Stadium, 1991. Wood, acrylic, steel, paper, and plastic, 100.3 x 651 x 120 cm. Photo: Fausto Fabbri

  • Ask the class to look carefully at this work. In what ways is it familiar? How has the artist altered the way this object is usually constructed?
  • If your students have ever played foosball, they should describe the experience. How did they feel about their opponent?

    Show: Cesena 47 – A.C. Forniture Sud 12, 1991

  • Although this work is three-dimensional, it is not exactly a sculpture for it is intended to be used. How does seeing the photograph inform your students’ understanding of this work?
  • Cattelan uses this foosball competition as a metaphor for groups that band together against each other. Does your class agree or disagree that sports teams can be compared to other social affiliations? In what ways do sports competitions mirror political, class, or social associations within society?
Cesena 47 – A.C. Forniture Sud 12, 1991. Black-and-white photograph, 120 x 190 cm. Edition of 2
Stadium, 1991. Wood, acrylic, steel, paper, and plastic, 100.3 x 651 x 120 cm. Photo: Fausto Fabbri


  • Games are a great way to understand different cultures. They often show a society’s aims or moral values. One infamous game that showed its culture’s values is Juden Raus! (Jews out!), which advanced the Nazi policy of racial hatred. This board game, designed for families to play together, was introduced in 1936 in Dresden, and the object was to deport as many Jews as possible to Palestine.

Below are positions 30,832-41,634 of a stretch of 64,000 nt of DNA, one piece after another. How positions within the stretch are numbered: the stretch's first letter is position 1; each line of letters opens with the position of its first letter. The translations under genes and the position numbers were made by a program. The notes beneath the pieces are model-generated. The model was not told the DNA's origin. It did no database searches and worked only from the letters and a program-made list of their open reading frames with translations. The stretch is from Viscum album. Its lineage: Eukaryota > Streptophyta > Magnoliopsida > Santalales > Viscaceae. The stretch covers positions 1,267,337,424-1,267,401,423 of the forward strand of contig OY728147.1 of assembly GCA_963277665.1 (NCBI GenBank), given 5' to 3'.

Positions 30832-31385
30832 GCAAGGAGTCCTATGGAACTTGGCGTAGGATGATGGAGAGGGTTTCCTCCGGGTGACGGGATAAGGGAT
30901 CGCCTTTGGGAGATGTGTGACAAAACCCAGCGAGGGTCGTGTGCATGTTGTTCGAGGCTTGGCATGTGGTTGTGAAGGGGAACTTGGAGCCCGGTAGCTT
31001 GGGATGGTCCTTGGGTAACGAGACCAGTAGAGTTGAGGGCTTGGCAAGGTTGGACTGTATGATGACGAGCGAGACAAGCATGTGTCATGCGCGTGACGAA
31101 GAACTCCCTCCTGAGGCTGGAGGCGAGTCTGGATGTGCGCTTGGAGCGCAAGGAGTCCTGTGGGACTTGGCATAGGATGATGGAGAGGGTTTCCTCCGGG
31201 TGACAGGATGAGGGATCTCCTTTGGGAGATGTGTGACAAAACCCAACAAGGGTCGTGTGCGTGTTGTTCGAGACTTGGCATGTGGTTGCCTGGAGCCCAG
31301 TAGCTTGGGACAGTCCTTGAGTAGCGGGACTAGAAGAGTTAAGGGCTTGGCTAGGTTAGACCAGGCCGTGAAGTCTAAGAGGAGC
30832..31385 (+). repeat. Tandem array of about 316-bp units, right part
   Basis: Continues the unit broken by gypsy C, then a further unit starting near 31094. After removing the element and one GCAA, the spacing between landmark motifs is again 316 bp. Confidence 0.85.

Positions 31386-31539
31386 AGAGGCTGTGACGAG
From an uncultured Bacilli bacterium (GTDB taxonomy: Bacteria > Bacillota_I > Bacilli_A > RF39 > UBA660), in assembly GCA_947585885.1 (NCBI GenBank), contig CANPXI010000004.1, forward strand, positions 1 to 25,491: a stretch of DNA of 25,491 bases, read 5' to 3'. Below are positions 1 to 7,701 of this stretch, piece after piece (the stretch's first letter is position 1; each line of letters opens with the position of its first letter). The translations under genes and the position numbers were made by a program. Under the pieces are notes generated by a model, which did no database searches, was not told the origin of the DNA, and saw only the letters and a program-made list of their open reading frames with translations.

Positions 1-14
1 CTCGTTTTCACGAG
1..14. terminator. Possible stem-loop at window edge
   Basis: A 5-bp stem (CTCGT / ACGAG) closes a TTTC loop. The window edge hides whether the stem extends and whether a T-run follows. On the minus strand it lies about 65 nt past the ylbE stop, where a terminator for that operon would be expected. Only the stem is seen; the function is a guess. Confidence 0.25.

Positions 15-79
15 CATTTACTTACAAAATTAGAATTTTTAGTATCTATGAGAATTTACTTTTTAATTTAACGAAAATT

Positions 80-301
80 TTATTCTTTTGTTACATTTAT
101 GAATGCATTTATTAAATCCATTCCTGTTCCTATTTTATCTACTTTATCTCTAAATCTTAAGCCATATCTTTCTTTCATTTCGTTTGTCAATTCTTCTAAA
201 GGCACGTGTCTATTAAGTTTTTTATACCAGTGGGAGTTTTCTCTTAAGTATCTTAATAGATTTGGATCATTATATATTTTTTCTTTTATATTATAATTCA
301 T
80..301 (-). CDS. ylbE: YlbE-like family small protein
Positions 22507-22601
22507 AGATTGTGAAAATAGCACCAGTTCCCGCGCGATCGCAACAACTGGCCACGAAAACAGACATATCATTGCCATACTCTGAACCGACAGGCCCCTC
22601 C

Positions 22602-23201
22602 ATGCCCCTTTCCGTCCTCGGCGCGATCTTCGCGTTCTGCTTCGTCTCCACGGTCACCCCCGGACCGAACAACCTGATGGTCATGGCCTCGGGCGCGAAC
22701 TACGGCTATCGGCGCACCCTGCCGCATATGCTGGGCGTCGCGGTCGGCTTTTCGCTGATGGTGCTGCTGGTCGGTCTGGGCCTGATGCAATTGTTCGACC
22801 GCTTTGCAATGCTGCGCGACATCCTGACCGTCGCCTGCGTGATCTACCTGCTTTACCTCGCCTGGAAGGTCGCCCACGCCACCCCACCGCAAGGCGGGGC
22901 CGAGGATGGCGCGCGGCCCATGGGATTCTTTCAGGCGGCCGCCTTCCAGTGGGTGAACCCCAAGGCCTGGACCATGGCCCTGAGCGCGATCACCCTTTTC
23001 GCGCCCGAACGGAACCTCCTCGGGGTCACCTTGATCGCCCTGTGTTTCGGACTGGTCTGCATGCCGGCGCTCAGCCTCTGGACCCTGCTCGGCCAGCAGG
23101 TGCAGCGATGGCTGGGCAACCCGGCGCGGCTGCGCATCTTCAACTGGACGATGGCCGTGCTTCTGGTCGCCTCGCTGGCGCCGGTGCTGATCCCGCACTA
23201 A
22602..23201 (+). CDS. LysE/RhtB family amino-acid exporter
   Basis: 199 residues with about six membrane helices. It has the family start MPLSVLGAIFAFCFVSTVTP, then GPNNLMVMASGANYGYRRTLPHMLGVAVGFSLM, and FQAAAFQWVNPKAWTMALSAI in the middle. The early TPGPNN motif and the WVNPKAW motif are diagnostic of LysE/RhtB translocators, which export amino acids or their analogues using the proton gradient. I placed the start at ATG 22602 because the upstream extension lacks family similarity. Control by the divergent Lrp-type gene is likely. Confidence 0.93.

Decades later, Cattelan outfitted his soccer team with uniforms bearing the word Rauss, which not so subtly recalled the Naziinspired phrase Juden raus. Xenophobia rose in Europe in the 1990s because of shaky economies and increasing immigration, inaugurating ultra right-wing political parties and skinhead movements in Austria, France, Germany, and Italy. Students can research this time in European history and the circumstances that gave rise to this political climate and discuss the historical parallels that Cattelan alluded to by using this reference. Then design a game that teaches a positive, rather than divisive message.

  • In the United States, passions about immigration also run high, largely connected to undocumented Latino immigrants. The PBS documentary series, The New Americans, explores the immigrant experience through their personal stories as well as common misperceptions that often result in suspicion and discrimination. Test one’s immigration IQ at pbs.org/independentlens/ newamericans/quiz.html.
    Social Studies

  • In 1945 George Orwell published an essay, “The Sporting Spirit,” in which he examined the effect nationalism plays on sport. Orwell argued that the competition of sporting events triggers violence between groups rather than good will and sportsmanship. He stated, “Serious sport has nothing to do with fair play. It is bound up with hatred, jealousy, boastfulness, disregard of all rules and sadistic pleasure in witnessing violence: in other words it is war minus the shooting” (George Orwell, “The Sporting Spirit,” London Tribune, December 1945. Also available at http://www.http://orwell.ru/library/articles/spirit/english/e_spirit). Have your class read Orwell’s essay and discuss it. Do your students agree or disagree with Orwell’s point of view? How does Cattelan’s work relate to Orwell’s essay?
    Social Studies